Durham, NC – My Brother’s Keeper Durham (MBK Durham) is launching its first initiative campaign ‘31 Mentors in 31 Days’ during the month of January, seeking to fill the constant need for mentors to build ladders of opportunity for Durham’s boys and young men of color. During the campaign, volunteers will be asked to mentor one or more youth – with local community partners or school-based organizations.
The drive began with a proclamation from the Durham City Council on January 2, 2018, of January being National Mentoring Month. It continues with a similar proclamation from the Durham Board of County Commissioners at their first Regular Session of 2018 on Monday, January 8, inside Commissioners’ Chambers, 200 E. Main St., 2nd Floor, at 7 p.m. That will be followed by a Mentor Mingle at Mellow Mushroom, 410 Blackwell St., from 5:30-7:30 p.m. on Thursday, January 18.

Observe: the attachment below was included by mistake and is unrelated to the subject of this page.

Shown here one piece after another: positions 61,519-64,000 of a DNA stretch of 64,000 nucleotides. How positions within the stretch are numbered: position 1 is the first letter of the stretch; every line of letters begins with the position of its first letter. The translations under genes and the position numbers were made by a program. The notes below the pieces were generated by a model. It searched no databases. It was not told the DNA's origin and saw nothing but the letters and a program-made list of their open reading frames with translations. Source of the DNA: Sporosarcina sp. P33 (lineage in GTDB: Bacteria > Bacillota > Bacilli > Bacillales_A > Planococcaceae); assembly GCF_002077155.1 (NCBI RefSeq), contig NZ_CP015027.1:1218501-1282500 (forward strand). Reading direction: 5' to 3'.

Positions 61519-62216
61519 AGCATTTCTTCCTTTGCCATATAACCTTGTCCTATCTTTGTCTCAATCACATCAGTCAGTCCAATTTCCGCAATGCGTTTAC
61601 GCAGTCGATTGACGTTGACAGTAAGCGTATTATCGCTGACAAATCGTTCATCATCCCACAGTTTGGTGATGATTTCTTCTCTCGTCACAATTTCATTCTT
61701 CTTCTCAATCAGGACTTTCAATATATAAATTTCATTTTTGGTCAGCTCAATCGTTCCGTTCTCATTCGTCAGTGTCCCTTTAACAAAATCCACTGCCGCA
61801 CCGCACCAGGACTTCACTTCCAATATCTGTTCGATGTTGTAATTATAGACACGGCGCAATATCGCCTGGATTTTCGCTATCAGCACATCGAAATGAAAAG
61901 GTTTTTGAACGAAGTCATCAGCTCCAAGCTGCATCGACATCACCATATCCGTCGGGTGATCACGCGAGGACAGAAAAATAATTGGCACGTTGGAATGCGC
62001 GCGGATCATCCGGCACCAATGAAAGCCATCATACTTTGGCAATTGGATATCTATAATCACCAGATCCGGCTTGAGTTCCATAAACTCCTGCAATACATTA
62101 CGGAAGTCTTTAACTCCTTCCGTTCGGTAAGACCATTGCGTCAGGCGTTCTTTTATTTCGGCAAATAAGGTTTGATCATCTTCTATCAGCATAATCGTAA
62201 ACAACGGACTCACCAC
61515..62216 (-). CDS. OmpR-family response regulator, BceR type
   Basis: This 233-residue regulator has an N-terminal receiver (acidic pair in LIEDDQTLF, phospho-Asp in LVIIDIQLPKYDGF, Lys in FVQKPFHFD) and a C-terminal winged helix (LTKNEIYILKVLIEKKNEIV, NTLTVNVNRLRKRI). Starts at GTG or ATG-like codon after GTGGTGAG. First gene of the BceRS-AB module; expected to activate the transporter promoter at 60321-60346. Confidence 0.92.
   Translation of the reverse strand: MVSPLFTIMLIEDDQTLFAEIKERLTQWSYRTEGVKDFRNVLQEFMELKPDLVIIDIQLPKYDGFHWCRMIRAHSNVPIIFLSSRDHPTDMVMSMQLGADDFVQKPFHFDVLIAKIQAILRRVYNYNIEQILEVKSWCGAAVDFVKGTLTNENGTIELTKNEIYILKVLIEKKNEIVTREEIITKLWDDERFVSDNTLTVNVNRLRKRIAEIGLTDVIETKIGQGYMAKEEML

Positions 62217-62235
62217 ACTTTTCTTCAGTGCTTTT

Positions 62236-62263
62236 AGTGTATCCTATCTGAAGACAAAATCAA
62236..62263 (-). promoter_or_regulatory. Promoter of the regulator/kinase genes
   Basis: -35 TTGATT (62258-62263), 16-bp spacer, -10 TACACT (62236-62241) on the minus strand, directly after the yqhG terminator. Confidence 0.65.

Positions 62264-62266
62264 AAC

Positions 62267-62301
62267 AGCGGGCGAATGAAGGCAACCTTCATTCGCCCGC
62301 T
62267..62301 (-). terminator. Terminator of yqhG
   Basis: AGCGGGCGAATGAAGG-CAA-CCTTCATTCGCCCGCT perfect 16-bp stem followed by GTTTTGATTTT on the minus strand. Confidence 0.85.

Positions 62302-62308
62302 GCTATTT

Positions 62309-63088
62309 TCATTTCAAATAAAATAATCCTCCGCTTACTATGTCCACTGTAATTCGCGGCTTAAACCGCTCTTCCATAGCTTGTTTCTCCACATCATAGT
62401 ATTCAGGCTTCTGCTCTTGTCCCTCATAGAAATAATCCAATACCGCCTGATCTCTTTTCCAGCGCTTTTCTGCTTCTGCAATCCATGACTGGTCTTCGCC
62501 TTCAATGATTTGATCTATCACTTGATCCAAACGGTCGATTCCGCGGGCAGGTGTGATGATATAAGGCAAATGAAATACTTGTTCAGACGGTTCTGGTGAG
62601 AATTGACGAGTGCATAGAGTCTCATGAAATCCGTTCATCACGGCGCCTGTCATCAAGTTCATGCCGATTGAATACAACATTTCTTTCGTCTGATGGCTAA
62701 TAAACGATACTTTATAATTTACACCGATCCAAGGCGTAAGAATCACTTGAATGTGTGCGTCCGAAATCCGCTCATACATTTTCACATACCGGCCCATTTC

Throughout the month of January, MBK Durham will also provide free mentoring training hosted by the Thomas Mentor Leadership Academy, a grassroots mentoring organization in Durham. Campaign activities include partnership recruitment with fraternities, colleges and universities, corporations, and local businesses.
“We are happy to support National Mentoring Month and the various mentoring and youth services organizations through our ’31 Mentors in 31 Days’ campaign,” said Edmund P. Lewis, Jr., MBK Durham Program Manager. “We will be building momentum directing our efforts toward finding much-needed mentors for youth who may simply need extra motivation towards reaching their highest aspirations. We want to stress how these supportive, healthy relationships formed between mentors and mentees can actually result in life-changing benefits for both.”
MBK Durham, founded in 2014, was founded after President Barack Obama’s National My Brother’s Keeper Alliance issued a “call for action.” Its vision is to make possible every young person getting an equal opportunity to achieve success and prosperity, regardless of circumstances, and making it a reality for all of Durham’s boys and young men of color.